Orders of the Day — Scottish Development Agency Bill

Part of the debate – in the House of Commons at 1:15 pm on 21st October 1987.

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Photo of Mr Ian Lang Mr Ian Lang , Galloway and Upper Nithsdale 1:15 pm, 21st October 1987

I am sure that Sir Robin Duthie will read the hon. Gentleman's comments in the report of this debate with considerable interest. The report is a valuable tool for the agency in presenting an image of its activities to those potential inward investors and others who can bring great benefit to Scotland. I assure the hon. Gentleman that the agency's image outside Scotland stands very high, and I do not begrudge it the capacity to present itself in an effective and efficient manner.

The aim of the recommendations in the Treasury review is to increase the agency's effectiveness as a motor of change in Scotland. Progress in the implementation of these recommendations is proceeding according to schedule, with action have been substantially completed in over half of them. With an eye to the future, the agency's corporate strategy for the next three years highlights the major thrusts proposed in the fields of technology, Scottish enterprise, internationalisation and urban renewal.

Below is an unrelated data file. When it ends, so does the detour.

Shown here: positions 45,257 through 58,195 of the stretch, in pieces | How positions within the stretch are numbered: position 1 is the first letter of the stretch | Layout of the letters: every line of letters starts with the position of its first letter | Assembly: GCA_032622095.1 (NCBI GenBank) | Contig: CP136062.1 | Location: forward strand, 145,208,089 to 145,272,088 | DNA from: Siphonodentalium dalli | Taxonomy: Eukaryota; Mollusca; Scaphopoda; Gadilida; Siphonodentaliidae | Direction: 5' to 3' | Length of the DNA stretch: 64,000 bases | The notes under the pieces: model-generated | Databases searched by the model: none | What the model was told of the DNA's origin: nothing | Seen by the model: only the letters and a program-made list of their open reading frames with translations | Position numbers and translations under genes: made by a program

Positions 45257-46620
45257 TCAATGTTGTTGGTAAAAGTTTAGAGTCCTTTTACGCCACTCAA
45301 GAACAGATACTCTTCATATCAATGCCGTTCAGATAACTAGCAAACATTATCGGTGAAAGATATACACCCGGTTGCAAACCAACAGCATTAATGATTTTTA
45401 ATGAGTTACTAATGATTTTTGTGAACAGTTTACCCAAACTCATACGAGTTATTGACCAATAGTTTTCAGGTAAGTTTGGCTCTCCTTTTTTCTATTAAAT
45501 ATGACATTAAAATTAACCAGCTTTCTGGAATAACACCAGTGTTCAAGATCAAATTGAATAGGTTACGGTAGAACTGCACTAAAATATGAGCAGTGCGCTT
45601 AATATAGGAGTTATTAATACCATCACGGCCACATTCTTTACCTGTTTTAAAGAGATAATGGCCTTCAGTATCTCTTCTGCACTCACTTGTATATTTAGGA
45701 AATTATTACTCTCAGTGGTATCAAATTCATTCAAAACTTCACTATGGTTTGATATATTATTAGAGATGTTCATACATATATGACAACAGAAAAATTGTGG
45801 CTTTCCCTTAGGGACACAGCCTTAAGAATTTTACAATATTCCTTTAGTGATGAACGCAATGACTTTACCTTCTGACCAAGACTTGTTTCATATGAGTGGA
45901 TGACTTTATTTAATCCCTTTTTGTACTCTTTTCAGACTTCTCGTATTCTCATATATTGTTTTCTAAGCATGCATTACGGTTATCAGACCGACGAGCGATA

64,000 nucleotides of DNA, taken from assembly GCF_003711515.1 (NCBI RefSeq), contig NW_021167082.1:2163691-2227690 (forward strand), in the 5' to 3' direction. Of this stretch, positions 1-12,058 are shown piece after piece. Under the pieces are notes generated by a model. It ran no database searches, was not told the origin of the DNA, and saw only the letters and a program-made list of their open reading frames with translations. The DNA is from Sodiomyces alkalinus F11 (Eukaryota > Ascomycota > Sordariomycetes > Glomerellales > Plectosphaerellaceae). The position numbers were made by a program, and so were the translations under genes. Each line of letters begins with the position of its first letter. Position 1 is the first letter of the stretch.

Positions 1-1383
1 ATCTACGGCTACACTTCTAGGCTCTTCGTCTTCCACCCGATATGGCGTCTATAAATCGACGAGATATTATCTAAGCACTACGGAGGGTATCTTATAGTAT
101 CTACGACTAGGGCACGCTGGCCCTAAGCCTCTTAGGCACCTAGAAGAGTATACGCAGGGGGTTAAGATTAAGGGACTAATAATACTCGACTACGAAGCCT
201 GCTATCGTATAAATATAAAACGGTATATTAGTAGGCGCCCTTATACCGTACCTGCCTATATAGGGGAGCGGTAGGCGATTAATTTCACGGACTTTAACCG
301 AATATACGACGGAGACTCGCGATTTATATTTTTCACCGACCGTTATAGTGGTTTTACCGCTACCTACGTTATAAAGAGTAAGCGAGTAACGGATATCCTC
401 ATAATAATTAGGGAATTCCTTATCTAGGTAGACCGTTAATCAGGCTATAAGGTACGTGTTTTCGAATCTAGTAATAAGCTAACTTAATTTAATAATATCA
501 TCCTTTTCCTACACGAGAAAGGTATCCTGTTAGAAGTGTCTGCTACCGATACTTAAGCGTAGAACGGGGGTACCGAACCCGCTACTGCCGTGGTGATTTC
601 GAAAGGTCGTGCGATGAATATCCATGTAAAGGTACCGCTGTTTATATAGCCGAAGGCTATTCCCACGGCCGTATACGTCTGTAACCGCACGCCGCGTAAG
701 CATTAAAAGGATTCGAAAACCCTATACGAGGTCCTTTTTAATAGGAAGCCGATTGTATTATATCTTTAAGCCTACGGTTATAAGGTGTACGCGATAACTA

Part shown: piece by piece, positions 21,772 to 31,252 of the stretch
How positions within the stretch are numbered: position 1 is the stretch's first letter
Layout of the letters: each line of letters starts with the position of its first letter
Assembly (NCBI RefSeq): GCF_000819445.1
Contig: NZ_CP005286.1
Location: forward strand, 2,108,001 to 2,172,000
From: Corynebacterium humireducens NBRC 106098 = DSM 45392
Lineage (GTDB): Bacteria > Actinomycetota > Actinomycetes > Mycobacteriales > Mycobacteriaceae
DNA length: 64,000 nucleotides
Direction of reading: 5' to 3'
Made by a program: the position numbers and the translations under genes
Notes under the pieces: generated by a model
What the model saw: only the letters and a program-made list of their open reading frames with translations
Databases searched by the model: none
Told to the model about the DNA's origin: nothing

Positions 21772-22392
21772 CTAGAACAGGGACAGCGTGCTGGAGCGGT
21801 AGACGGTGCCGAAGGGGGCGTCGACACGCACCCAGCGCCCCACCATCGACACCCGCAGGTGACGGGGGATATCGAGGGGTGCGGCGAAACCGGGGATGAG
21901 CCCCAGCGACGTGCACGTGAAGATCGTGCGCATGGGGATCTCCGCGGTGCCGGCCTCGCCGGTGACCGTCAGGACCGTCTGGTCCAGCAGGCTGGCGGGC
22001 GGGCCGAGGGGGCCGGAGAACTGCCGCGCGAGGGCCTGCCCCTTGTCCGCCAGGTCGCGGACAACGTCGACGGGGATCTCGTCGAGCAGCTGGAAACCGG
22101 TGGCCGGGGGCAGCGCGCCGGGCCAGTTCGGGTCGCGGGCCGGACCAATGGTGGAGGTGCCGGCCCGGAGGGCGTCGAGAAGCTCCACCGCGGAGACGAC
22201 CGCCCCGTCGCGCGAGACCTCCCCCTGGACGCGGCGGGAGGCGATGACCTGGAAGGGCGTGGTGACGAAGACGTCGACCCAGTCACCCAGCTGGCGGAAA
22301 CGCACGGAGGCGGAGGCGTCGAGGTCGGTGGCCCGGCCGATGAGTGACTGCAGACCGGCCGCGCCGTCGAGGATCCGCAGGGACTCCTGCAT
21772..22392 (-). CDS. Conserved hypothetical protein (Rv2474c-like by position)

First, the agency recognises — and rightly — that Scottish industry, and not simply inward investors, is its client base. The agency is now increasingly applying to the development of indigenous companies the targeted approach that has brought it success in the attraction of inward investment. Particular emphasis will be placed on the engineering and food processing sectors.

Secondly, the greatest rewards to enterprise are to be found in serving international markets, while the greatest threats to indigenous industry come from international competition and from the international diffusion of technology. By encouraging product and process development, the agency will seek to assist Scottish industry to rise to this challenge. The provision of seed corn and development finance will be needed in these activities, as will a major expansion of the agency's technology transfer capability.

Thirdly, the agency has developed considerable expertise in encouraging property development to achieve environmental renewal and local economic regeneration. The approach, which has paid dividends in Glasgow's merchant city, can be replicated in other major Scottish urban centres. This expertise will increasingly be applied to urban renewal and regeneration in Scotland. We can expect to see this happening, for example, on the banks of the Clyde in Glasgow and in run-down housing areas.